History in Structure

This site is entirely user-supported. See how you can help.

Chandler's Ford Library

A Grade II Listed Building in Chandler's Ford, Hampshire

Approximate Location Map
Large Map »
Street View
Contributor Photos »

Street View is the best available vantage point looking, if possible, towards the location of the building. In some locations, Street View may not give a view of the actual building, or may not be available at all. Where it is not available, the satellite view is shown instead.


Latitude: 50.9877 / 50°59'15"N

Longitude: -1.3731 / 1°22'23"W

OS Eastings: 444098

OS Northings: 121112

OS Grid: SU440211

Mapcode National: GBR 86R.TZY

Mapcode Global: FRA 860H.NWX

Entry Name: Chandler's Ford Library

Listing Date: 30 April 2015

Grade: II

Source: Historic England

Source ID: 1425140

Location: Chandler's Ford, Eastleigh, Hampshire, SO53

County: Hampshire

District: Eastleigh

Civil Parish: Chandler's Ford

Built-Up Area: Eastleigh

Traditional County: Hampshire

Lieutenancy Area (Ceremonial County): Hampshire

Church of England Parish: Chandler's Ford St Boniface

Church of England Diocese: Winchester

Find accommodation in


Public library, 1981-2 by County Architect, Colin Stansfield Smith, project architect Barry Bryant, engineers Anthony Hunt and Associates, interiors by Terry Riggs, mural by Graham Crowley; opened May 1983.


Public library, 1981-2 by County Architect, Colin Stansfield Smith, project architect Barry Bryant, engineers Anthony Hunt and Associates, interiors by Terry Riggs, mural by Graham Crowley; opened May 1983.

STRUCTURE AND MATERIALS: the building has steeply-pitched plain tile roofs in facetted sections, supported on load bearing brick diaphragm walls and internal splayed timber columns. Side and rear walls are clad in warm, red facing brick, the front wall is fully glazed. External fixtures and fittings, trims and finishes are painted red.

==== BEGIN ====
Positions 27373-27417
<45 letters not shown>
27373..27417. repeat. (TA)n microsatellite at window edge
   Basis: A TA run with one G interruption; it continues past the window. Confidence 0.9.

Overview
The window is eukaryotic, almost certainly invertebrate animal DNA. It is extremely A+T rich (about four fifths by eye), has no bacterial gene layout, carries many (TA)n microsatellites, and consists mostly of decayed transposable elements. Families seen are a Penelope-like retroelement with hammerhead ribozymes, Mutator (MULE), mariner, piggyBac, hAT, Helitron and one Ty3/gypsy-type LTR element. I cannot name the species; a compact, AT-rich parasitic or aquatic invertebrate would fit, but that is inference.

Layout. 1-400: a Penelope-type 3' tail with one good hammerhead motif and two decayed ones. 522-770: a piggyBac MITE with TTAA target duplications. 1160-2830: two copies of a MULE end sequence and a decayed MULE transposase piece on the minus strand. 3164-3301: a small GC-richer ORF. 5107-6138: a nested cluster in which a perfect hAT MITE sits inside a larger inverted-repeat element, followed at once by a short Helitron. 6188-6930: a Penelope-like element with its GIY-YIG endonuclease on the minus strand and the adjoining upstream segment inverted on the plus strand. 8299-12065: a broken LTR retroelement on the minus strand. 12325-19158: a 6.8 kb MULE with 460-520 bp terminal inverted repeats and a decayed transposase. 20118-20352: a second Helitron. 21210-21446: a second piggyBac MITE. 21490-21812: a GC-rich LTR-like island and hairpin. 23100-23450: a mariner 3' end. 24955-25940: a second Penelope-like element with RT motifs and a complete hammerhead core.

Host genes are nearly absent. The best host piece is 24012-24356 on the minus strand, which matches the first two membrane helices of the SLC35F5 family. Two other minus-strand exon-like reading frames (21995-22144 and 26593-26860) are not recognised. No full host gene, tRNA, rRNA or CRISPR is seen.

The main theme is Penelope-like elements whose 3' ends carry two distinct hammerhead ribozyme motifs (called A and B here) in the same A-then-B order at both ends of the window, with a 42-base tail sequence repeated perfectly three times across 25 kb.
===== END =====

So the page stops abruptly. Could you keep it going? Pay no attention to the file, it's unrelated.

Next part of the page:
PLAN: the building is semicircular on plan facing a small open public space at the end of the shopping precinct. The ground floor is a single space, but with a small, defined children’s area and behind it a staff workroom and services. Above is a shallower mezzanine, also on the curve, reached by centrally-placed stairs, and now also a lift. Leading off it is the librarian’s office which overlooks the library, and at the rear the staff room and stock room. At the other end of the mezzanine a separate room, enclosed in glass screen walls, was created during the recent refurbishment. Separate stairs within the staff area also give access to the upper level.

EXTERIOR: the front of the building is concave in form, comprising a fully glazed screen wall above a narrow red cill band, with central entrance doors. To the left, the convex brick form of the staff stair is set back beneath the deep canopy created by the roof. The rear of the building is in the form of a brick drum punctuated with occasional door and window openings beneath deep oversailing eaves. Window openings are deep set with raking brick cills and flat arches with red painted soffits. Windows are timber pivot- or top-hung casements, painted red. Rainwater goods, also painted red, fit closely under the eaves forming a soffit and closure at the outer ends of the curve. Clerestory glazing is set into the rear sections of the roof. An external steel staircase leads from the western end of the mezzanine.